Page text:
I would assume that when a person is gossiping with a group of friends, there is some part of the person's mind that instinctively warns the person that 'gossiping' is wrong. However, ignoring the instinct is as easy as eating potato chips when you are on a diet. You probably ignore it because you have cheated yourself into believing that you aren't as 'gossipy' as some people in your peer-group. And this brain-washed state gives you the latitude for some indulgence ( I have dieted/worked-out so much - a little potato chips can't hurt me) Every time human beings think some other person in their group is a "gossiper" - do they step-back and analyze themselves? Do they know that they are being perceived the same way just because they participated in the conversation without protesting? On the other hand, should you oppose gossip every time you encounter it? As an experiment if we arrange group structures in such a way that one member resists gossip, or says something against the phenomena of gossip, would the person be perceived as odd or weird? Will the oddness be accentuated if the person resists gossip in the context of a nascent friendship? Can that human being consistently resist gossip across different set of friend-groups? Will the person succumb in a more mature friend-group ( a group of best-friends). According to me 100% of humans will or have already succumbed to gossip. But only a minuscule (say around 0.1%) of those actually are actually self-aware because they take that step-back and do a self-analysis. A surprising number of people truly believe that they aren't gossipers. When clearly their actions indicate that they are. Confronting them is as futile as this post on gossip. It provides personal pleasure but no external change. I don't want to be judgemental and I am trying hard to phrase my words so that it doesn't sound judgemental (because by default people assume that anybody who writes about gossip is doing so to condemn it). I am just fascinated by the lure of other people's troubles. Why is another person's misery/handicap/failing so sexy? Other people's (lack of) intelligence, low grades, affairs, love-interest, past, accent, dressing-sense, hand-writing, cooking-skills, nail-cutting skills, dancing skills are such alluring topics to gossip about? It could be extremely insignificant, however, does the fact that gossip could lead to a 15-minute super conversation and a possible friendship (maybe a date or some sack time) make it so irresistible?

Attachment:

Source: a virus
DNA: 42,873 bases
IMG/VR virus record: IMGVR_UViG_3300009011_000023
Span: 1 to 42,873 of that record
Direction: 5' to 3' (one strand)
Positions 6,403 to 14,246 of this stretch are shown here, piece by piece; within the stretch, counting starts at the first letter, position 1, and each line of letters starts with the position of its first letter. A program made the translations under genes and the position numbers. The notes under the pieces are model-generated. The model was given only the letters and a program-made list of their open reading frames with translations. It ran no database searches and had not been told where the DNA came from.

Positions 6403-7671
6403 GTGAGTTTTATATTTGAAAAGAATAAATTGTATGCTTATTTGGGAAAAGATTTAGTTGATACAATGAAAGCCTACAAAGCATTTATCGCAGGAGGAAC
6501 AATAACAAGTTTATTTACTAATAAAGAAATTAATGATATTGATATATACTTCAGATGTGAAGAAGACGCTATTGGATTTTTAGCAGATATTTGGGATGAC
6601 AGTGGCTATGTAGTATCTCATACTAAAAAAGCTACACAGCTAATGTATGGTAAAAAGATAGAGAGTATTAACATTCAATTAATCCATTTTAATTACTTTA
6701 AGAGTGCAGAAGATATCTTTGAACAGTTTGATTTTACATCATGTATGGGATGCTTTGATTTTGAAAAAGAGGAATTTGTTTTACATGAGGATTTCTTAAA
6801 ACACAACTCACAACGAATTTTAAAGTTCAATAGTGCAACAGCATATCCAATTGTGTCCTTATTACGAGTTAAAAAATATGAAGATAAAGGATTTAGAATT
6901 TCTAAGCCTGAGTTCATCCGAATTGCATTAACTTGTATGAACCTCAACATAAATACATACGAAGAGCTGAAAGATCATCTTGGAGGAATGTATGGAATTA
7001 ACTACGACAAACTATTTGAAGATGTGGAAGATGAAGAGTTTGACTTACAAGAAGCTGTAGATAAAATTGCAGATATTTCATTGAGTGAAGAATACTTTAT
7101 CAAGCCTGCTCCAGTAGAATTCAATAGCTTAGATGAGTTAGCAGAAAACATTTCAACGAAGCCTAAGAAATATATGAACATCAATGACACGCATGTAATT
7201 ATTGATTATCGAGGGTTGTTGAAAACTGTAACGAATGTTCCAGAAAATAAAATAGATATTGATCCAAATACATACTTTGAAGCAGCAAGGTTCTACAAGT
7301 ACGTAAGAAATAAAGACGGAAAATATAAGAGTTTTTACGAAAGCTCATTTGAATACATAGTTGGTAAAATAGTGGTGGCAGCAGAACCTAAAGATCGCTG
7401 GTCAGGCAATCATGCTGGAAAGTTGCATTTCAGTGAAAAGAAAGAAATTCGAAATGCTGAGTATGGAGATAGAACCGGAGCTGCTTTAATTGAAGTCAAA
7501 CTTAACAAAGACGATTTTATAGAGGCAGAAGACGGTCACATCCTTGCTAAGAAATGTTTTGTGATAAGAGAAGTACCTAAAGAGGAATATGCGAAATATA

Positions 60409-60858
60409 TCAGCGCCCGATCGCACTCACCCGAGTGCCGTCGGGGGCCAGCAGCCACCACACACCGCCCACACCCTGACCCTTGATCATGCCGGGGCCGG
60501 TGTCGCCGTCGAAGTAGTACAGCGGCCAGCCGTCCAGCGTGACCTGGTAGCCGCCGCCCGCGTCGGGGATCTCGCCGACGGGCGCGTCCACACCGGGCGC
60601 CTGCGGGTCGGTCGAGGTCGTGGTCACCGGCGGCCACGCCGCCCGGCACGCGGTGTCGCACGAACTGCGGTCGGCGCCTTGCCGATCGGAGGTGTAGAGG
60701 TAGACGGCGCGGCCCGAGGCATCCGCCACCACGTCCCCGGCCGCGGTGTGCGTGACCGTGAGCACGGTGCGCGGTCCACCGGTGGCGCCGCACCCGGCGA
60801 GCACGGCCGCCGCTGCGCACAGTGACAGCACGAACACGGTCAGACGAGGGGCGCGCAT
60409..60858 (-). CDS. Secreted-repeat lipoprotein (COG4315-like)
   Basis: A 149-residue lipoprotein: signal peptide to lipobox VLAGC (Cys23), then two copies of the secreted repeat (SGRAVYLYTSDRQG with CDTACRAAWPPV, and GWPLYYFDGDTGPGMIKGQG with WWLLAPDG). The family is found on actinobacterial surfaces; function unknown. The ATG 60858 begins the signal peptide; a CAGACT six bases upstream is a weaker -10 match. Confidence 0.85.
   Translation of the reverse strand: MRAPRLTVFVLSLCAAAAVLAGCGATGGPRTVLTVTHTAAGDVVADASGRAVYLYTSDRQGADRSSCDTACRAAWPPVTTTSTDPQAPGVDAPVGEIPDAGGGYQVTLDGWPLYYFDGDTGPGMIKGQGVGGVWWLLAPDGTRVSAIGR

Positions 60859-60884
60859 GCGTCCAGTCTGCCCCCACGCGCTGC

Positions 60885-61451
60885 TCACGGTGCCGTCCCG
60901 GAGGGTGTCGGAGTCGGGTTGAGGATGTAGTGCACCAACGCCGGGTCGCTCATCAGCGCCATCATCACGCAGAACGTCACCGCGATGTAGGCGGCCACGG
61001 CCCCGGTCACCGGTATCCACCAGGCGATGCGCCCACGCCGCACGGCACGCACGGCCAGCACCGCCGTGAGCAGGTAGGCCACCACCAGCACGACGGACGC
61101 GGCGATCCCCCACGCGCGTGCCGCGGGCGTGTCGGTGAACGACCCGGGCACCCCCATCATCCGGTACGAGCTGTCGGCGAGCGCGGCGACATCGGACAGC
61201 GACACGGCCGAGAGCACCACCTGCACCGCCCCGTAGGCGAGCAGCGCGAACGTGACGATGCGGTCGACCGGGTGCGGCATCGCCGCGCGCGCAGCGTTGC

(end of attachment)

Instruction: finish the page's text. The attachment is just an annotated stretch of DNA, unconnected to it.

I am not so naive to write a post condemning gossip. I am also not stupid enough to believe that people who condemn 'bitching' never really bitch. It is an excellent candidate for being a fundamental instinct. Even the daily News, which is a N-billion dollar industry, is a sophisticated form of gossip. And discussing news is akin to gossiping. Forget the pretense we put out there to satisfy our daily dose of hypocrisy. I am interested in knowing why? Is it semi-involuntary? Like masturbation. What DNA? What aspect of our psyche/biology makes it so appealing? Remember Joey's stable-boy fascination for the princess. Is it so sexy because it is taboo? Lets say you are an outlier, like a gossip-lesbian who is more interested in talking about people who are present (like yourself) - Vs - those who are absent (unlike yourself), and you feel that gossiping is bad, how do you resist the urge to gossip? Will this anti-group behavior be noticed the way homo-sexual behavior is noticed and would it be considered 'not-normal' (which, recursively, is a gossip topic in itself after you have left). Why do humans feel the urge to gossip? Is it like adolescent masturbation, a primitive-biological-pleasure-calling that has been unnecessarily juxtaposed with an opposing 'guilt' DNA instinct?